Another trick is to provide internal thoughts that contradict what the character is saying. This can alert the reader to a tense situation. A heroine might tell the hero he "has as much sex appeal as frog's droppings", but the reader knows that only minutes earlier she had trouble keeping her eyes off him. Again, there must always be good reasons why she is being offensive. Does she mistrust him? has he hurt her in the past?
Body language can be a very effective way of showing sexual tension. There are the familiar clichés like the heated glance, the blush, the clenched jaw and freezing when touched, and while the challenge is always there for writers to invent new ways of showing tension through body language, these well known images convey underlying tension in a kind of romance shorthand. Like the contradictory thoughts, it can be particularly effective to make your character's action contradict his or her words. For example, the hero might claim loudly and clearly that he's unaffected by the heroine's proximity, while drumming his fingers on the desk or balling his fists.
But perhaps the most effective of the almosts are to do with touch. Coming so close to touching, kissing, consummating physical desire, but not quite completing the action creates wonderful tension. It can be done on a micro-scale within a scene or on a bigger scale over the whole novel, where the "almosts" become more significant, and more tension-building as the plot unfolds.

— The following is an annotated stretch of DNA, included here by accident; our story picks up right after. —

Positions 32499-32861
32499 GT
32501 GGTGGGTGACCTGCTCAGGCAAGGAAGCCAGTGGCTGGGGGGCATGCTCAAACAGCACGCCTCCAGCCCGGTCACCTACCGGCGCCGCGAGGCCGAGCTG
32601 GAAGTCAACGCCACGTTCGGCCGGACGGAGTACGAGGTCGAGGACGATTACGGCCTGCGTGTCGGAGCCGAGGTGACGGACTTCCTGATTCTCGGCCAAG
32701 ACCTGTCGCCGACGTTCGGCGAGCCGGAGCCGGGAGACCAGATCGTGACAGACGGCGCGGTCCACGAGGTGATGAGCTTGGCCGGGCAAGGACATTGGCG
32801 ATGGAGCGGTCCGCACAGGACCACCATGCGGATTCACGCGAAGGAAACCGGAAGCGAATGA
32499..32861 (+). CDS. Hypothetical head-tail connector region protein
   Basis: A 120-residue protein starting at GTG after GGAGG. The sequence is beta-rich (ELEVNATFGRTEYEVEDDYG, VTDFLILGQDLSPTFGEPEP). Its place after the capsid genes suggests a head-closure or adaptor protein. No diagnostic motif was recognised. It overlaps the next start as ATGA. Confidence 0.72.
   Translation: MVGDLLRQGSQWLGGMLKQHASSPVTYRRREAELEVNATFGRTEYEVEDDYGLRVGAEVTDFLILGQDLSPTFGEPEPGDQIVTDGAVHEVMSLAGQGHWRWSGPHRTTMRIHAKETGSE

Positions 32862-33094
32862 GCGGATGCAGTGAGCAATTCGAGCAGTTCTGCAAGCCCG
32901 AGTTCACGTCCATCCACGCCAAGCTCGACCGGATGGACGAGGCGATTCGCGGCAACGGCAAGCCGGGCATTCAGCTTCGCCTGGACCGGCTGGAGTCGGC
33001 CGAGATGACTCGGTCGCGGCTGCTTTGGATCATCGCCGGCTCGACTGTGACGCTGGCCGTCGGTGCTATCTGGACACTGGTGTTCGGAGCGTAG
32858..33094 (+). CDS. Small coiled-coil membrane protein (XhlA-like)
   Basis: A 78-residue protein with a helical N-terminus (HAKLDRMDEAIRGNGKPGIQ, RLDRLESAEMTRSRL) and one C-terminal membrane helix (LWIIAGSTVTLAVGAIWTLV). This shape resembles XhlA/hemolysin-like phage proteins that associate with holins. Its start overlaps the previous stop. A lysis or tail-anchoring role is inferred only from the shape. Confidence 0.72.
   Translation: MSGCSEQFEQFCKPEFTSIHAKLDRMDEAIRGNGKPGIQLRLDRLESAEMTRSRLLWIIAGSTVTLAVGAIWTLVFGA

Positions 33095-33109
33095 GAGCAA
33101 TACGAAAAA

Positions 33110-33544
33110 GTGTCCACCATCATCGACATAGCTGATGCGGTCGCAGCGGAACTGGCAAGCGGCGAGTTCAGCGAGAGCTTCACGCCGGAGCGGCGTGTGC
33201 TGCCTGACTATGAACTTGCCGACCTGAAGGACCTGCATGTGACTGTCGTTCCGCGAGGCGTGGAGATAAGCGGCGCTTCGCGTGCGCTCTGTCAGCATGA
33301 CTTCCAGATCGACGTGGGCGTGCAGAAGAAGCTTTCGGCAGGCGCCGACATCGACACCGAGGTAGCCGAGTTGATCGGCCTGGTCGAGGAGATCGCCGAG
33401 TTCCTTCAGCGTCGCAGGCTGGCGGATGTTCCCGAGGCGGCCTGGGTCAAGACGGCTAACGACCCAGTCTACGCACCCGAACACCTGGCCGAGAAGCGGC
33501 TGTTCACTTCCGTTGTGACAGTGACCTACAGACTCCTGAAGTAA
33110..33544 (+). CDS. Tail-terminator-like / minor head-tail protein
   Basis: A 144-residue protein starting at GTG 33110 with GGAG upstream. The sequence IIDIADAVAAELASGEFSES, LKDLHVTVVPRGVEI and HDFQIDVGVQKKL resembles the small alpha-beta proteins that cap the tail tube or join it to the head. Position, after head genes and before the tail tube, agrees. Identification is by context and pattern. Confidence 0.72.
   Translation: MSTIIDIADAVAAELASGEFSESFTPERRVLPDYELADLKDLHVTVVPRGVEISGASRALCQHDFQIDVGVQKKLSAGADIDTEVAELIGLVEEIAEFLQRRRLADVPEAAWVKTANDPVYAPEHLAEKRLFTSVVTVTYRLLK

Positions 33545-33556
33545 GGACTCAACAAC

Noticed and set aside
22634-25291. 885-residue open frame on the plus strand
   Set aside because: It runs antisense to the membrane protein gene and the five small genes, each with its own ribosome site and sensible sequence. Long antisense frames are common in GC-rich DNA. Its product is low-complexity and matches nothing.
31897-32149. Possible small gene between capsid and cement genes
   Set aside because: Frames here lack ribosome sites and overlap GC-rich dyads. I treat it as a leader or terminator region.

If a couple do kiss or make love early in the novel, the underlying conflict needs to be reasserted, so that plenty of tension resumes.
As the plot unfolds, tension is best maintained by having the protagonist (usually the heroine in a romance) appear to be falling back further and further from her goal. For the reader, the goal is to get this couple together for the happy-ever-after ending. So great sensual tension can be achieved by ending a scene or a chapter with yet another moment that makes the desired outcome seem impossible - or almost impossible.
Now the "almost" technique comes with a WARNING. Obviously these ideas need to be used sparingly. Anything that's overdone loses its effectiveness.
To return to Elgar's Enigma Variations - in between the tantalising snippets of the main theme, he provides other pleasing music, so that on occasions we can almost forget we're waiting for the central melody. But then, when we least expect it, there's that snippet of tune again, reminding us of what is to come and heightening our sense of anticipation.
And this is what we must do - through dialogue and body language, through introspection and action, we must never let our readers forget that, in spite of the conflicts keeping hero and heroine apart and the larger than life issues they are dealing with, they are also experiencing an overwhelming, startling, once in a lifetime passion and their BIG MOMENT will come.<%call print_footer()%>